Today’s post features those books I liked or loved more than I though I would and those books I didn’t love as much as other readers. It’s difficult to decide whether I loved a book more than I thought I would because my expectations are always high to begin with before reading. It’s much easier to decide what I didn’t love as much as other readers did. In the play of fairness, I’ve split the list into two parts: the I Loved It Mores and the Not As Muches.
I Loved It Mores…
The biggest shock for me regarding the above books that I loved so much more than I thought I would is the number of non-fiction outweighing the fiction. I never really liked non-fiction that much until last year, and I loved these three books so much more than I thought I would. Each of these books dug deeply into me and brought so many emotions to the surface. The Magic Strings of Frankie Presto and When Breath Becomes Air were my top favorites of 2016.
The Not As Muches…
Don’t get me wrong. I loved all of the above books, but they didn’t put me into a love fog for them as much as they did other readers. They are definitely worth spending time on. In gathering my list for this post, I realized I never formally reviewed The Expatriates and The Nest. At any rate, I recommend them both as really good books.
Do you have books you didn’t love as much as other readers? How about vice versa?
I started Karen White’s upcoming novel last night and am already deeply invested, as I thought I would be. Read on for the first paragraphs of the intro and first chapter.
At a glance:
Recently divorced, Merilee Talbot Dunlap moves with her two children to the Atlanta suburb of Sweet Apple, Georgia. It’s not her first time starting over, but her efforts at a new beginning aren’t helped by an anonymous local blog that dishes about the scandalous events that caused her marriage to fail.
Merilee finds some measure of peace in the cottage she is renting from town matriarch Sugar Prescott. Though stubborn and irascible, Sugar sees something of herself in Merilee—something that allows her to open up about her own colorful past.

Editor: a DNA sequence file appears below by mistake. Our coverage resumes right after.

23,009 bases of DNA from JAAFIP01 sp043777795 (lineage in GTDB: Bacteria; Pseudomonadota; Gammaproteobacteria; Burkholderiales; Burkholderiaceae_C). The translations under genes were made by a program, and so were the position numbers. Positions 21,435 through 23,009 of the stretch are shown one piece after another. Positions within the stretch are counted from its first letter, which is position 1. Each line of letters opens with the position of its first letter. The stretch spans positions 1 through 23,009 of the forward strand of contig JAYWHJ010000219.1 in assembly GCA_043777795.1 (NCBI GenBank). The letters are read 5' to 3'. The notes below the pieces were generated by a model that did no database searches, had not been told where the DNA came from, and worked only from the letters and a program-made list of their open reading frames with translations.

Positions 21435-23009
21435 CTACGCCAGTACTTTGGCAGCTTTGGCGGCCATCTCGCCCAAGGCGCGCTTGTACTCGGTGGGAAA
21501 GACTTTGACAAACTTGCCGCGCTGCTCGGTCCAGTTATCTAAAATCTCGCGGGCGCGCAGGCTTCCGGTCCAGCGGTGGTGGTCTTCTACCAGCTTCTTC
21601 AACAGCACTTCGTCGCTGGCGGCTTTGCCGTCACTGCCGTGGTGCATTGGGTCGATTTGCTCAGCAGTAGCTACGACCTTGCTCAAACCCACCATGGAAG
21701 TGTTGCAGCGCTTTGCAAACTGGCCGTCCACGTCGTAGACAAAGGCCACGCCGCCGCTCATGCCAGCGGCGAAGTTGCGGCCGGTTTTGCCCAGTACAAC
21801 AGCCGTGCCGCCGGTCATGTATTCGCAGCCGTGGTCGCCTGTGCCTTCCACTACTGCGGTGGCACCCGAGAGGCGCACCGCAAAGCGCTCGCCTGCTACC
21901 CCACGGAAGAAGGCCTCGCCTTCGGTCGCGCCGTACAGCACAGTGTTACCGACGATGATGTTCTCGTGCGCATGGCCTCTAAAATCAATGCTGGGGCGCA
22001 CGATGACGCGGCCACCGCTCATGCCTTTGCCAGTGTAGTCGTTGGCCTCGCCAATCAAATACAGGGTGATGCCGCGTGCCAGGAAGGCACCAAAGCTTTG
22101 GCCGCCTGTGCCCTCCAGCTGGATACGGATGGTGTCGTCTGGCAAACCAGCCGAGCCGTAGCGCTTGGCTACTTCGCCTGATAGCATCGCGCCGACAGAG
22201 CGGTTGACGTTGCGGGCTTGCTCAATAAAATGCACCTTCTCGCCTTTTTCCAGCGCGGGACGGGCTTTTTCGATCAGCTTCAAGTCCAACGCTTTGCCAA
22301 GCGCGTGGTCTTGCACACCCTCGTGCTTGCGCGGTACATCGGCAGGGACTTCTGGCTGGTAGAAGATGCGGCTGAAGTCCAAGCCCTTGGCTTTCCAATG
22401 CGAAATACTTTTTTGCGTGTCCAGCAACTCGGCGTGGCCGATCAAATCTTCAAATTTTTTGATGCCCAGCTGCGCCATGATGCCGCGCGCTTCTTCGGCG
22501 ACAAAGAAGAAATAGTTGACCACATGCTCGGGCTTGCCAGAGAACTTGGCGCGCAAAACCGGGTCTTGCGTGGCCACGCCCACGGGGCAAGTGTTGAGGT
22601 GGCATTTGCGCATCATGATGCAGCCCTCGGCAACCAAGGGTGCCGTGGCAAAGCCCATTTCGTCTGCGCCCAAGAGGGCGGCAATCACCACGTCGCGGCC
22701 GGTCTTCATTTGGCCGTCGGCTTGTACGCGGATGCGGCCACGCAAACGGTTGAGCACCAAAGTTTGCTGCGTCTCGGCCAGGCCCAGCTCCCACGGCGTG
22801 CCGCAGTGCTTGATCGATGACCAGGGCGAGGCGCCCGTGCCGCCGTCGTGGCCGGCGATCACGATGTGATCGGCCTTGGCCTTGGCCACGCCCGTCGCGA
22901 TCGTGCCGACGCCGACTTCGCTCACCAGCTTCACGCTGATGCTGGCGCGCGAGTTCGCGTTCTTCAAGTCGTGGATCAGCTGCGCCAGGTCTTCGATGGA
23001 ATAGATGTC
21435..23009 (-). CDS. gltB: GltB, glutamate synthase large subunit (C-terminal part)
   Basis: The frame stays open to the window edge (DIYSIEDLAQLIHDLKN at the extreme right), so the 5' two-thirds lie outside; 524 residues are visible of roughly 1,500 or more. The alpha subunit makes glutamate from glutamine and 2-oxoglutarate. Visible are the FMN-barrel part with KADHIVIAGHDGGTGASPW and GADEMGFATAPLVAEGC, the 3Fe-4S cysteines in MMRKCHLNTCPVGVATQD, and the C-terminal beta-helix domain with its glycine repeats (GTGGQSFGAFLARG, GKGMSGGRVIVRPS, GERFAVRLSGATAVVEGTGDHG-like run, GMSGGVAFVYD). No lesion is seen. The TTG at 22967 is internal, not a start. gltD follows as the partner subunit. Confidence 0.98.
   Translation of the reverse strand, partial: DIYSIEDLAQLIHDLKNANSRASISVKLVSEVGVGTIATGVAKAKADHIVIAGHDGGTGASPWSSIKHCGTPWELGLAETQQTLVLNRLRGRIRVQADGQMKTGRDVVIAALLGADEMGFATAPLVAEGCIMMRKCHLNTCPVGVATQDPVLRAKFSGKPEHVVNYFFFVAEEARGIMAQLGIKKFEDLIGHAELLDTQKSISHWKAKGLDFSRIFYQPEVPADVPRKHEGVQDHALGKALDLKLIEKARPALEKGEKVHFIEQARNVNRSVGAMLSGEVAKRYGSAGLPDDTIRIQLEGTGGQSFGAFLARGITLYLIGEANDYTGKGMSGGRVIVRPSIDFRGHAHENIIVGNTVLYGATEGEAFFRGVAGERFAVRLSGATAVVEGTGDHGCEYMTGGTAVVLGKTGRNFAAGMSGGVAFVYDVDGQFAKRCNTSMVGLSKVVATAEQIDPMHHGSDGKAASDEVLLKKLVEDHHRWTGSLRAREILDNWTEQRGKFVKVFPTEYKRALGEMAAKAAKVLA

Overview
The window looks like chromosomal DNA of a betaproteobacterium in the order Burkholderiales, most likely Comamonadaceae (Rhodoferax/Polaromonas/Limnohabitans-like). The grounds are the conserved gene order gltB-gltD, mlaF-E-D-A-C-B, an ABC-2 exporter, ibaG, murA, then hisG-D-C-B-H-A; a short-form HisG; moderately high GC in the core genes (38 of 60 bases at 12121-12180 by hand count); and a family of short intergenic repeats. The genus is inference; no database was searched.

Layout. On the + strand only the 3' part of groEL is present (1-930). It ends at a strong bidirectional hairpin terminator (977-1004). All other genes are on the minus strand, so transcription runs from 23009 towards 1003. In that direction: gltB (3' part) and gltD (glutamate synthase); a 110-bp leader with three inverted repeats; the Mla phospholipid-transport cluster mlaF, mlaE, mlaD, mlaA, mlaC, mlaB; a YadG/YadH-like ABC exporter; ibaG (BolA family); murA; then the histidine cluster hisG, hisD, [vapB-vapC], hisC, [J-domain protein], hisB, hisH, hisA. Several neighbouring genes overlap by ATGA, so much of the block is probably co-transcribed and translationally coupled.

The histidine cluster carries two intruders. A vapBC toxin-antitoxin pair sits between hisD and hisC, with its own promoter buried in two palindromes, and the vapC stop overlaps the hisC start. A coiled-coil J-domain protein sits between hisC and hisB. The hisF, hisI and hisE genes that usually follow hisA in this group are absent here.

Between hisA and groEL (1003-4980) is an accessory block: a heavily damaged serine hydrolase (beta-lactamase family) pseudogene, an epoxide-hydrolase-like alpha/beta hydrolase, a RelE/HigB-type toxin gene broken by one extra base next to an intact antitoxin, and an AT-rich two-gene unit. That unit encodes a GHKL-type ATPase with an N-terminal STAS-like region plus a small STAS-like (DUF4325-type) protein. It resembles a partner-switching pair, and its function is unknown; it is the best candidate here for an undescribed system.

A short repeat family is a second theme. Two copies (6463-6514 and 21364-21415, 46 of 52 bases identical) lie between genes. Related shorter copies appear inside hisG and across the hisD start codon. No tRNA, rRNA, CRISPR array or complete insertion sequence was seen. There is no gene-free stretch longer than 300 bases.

Sugar’s stories give Merilee a different perspective on the town and its wealthy school moms in their tennis whites and shiny SUVs, and even on her new friendship with Heather Blackford. Merilee is charmed by the glamorous young mother’s seemingly perfect life and finds herself drawn into Heather’s world.
In a town like Sweet Apple, where sins and secrets are as likely to be found behind the walls of gated mansions as in the dark woods surrounding Merilee’s house, appearance is everything. But just how dangerous that deception can be will shock all three women….
The Playing Fields Blog
Observations of Suburban Life from Sweet Apple, Georgia
Written by: Your Neighbor
Installment #1: A Plague of Bulldozers and White Escalades
A woman at my hair salon today asked me where I’d learned to put on makeup. I considered this a compliment, having always taken good care of my skin for the sole purpose of making it a smooth palette on which to put makeup. I could tell she was a transplant to our north Atlanta suburb of Sweet Apple by her accent. And by her question. Every true Southern mama teaches her daughter about makeup. I think in some parts of the Deep South (like the Mississippi Delta), girls are born with makeup brushes clutched in their tiny hands. This might be hearsay, but have you ever noticed how many Miss Americas are from Mississippi?
Sweet Apple, Georgia
If there was one thing that Merilee Talbot Dunlap had learned in eleven years of marriage, it was the simple fact that you could live with a person for a long time and never really know him. That it was easy to accept the mask he wore as the real thing, happy in your oblivion, until one day the mask slipped. Or, as in Merilee’s case, when it fell off completely and you were forced to face your own complicity in the masquerade.